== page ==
WHICH BRAND ARCHETYPE IS YOUR BUSINESS?

Which brand archetype are you? A hero, a care giver, an everyman, an adventurer or perhaps an outlaw? And how can knowing your brand archetype help you? Well, if you can work out which brand archetype your business embodies, you’re on the path to better communication and connection with your customers. Plus you could save yourself a lot of money! Because branding agencies charge a small fortune to work out which brand archetypes your target audience are most likely to respond to. Know Your Brand Archetype

All successful brands have a strong sense of identity that’s in tune with the hopes and aspirations of their customers. Finding your brand identity - especially as a small business - can be difficult. Knowing your brand archetype helps to shortcut the process.

Image means personality. Products, like people, have personalities, and they can make or break them in the market place. ~ David Ogilvy

What Is A Brand Archetype?

The Swiss psychiatrist Carl Jung introduced the concept of archetypes more than half a century ago. An "archetype" refers to an inherited idea or mode of thought that is present in the unconscious of the individual. In everyday language, "archetype" is most commonly used to mean "a perfect example of something." More recently, the leadership consultant, speaker and author Dr. Carol Pearson has built out Jung's work into a body of research that examines archetypal attributes within organisations that are part of a work culture and shared purpose.

Pearson's research has concluded that in a business context, there are 12 individual brand archetypes. Each is associated with specific motivations, values, drivers and attributes. The 12 archetypes are: Sage, Innocent, Explorer, Ruler, Creator, Caregiver, Magician, Hero, Outlaw, Lover, Jester and Everyman.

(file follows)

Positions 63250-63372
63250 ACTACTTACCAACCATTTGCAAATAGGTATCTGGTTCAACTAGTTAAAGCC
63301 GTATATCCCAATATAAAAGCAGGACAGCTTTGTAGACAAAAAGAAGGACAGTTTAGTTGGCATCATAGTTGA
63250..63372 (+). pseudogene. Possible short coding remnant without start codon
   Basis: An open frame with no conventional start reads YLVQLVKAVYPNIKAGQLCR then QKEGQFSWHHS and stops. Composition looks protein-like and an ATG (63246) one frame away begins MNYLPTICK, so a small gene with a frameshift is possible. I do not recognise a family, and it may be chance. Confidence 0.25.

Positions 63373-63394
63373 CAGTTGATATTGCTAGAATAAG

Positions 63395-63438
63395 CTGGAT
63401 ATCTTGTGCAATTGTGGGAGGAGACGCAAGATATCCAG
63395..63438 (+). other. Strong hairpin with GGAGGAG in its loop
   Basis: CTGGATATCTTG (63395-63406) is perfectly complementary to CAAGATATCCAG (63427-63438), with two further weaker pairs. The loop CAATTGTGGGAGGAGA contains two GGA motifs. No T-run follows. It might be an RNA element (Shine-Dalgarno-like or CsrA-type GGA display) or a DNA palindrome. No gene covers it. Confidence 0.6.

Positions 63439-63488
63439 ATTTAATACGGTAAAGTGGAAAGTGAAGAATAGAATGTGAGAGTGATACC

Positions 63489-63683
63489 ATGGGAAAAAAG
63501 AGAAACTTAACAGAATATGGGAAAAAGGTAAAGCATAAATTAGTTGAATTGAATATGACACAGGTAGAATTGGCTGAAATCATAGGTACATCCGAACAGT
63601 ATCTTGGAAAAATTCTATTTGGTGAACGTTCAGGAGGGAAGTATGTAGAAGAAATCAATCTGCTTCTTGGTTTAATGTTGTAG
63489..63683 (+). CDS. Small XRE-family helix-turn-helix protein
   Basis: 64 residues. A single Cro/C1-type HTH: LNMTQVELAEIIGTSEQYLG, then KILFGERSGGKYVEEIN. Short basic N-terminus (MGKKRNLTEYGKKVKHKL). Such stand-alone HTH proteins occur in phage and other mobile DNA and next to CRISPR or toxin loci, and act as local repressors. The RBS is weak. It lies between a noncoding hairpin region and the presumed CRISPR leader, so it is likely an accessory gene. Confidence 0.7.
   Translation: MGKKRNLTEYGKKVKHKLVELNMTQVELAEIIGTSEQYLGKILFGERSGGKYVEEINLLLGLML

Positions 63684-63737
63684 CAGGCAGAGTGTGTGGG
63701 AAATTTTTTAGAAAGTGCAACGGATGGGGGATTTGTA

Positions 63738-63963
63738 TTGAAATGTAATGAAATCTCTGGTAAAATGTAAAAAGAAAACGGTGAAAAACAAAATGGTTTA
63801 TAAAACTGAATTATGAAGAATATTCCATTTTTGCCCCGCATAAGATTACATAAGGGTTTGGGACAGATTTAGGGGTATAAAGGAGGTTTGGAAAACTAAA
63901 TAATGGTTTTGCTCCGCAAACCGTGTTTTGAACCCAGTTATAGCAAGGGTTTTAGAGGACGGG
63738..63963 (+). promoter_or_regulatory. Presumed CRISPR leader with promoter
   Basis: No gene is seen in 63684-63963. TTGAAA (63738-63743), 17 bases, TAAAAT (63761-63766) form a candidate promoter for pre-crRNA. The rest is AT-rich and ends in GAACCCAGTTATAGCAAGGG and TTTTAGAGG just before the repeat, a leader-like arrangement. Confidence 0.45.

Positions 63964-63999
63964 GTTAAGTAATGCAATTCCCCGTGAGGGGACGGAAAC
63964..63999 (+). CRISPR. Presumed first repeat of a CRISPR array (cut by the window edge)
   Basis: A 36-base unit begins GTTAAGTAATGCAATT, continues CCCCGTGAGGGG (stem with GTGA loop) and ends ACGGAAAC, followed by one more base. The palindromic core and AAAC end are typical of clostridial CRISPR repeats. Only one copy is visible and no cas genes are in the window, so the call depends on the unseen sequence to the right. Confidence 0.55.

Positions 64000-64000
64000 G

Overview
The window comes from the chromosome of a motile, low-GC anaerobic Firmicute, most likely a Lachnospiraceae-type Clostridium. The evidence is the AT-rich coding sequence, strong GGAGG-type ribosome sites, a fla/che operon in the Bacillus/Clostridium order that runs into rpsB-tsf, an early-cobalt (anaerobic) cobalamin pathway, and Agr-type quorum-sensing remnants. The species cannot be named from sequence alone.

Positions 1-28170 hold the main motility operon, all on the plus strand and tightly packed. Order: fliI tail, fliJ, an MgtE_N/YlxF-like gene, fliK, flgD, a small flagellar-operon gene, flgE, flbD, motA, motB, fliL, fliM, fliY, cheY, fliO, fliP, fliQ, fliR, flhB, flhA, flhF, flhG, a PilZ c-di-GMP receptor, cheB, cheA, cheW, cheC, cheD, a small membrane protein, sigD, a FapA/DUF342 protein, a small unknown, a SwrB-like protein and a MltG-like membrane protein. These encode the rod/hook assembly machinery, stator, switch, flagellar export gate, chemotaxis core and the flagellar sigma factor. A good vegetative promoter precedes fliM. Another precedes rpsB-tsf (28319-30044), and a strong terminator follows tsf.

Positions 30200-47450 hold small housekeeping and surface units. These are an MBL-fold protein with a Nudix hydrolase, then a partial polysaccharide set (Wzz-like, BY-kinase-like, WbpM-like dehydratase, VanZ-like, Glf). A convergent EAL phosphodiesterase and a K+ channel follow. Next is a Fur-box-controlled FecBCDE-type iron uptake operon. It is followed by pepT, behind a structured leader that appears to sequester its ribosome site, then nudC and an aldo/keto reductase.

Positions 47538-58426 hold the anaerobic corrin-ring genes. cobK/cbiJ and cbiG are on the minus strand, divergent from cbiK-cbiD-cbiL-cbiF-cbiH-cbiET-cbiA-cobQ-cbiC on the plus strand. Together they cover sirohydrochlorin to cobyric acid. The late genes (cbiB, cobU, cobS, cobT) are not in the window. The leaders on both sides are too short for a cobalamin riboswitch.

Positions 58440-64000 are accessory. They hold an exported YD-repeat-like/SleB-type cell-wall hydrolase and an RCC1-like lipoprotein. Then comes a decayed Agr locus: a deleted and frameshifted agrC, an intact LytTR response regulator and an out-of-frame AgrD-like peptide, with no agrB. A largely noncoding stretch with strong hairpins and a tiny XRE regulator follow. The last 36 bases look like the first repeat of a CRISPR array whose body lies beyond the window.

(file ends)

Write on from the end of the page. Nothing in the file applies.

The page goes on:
1. The Sage (Scholar or Teacher)

Think Yoda in Star Wars or Professor Dumbledore in Harry Potter. The sage seeks truth and wants to find the wisdom in every situation. Their biggest fears are being ignorant and being misled. At best they’re wise, articulate and open-minded, at worst they are pedantic, manipulative and adopt a know-it-all stance.

Sage brands promise wisdom, expertise and learning which mean they often make use of higher level vocabulary and symbolic imagery. They trust their customers to grasp difficult ideas and understand intellectual in-jokes. They should avoid becoming either dumbed-down or patronising.

Sage customers believe that knowledge comes from growth, and are constantly looking for new sources of information. They like adverts that challenge them to think in a new way.

Examples: CNN, Wall Street Journal, National Geographic Channel, Neil Patel.

2. The Innocent (Dreamer or Romantic)

Think Dorothy in The Wizard Of Oz and Maria in The Sound Of Music. The innocent’s core desire is to be free, happy, protected and safe. Their biggest fear is to do something wrong and be punished for it. At their best they are optimistic, honest and compassionate while at their worst, they’re naive and childish.

Innocent brands promise simplicity and promote themselves as pure and trustworthy. They often use natural, unfussy imagery. The worst thing that can happen to an innocent business is that corruption or deception is discovered.

The innocent customer prefers straight-talking, gimmick-free advertising, and is naturally drawn to optimistic brands. Heavy-handed or guilt-inducing advertising is likely to repulse them.

Examples: Dove, Coca Cola, of course Innocent Smoothies and Kim Garst.

3. The Explorer (The Seeker or Wanderer)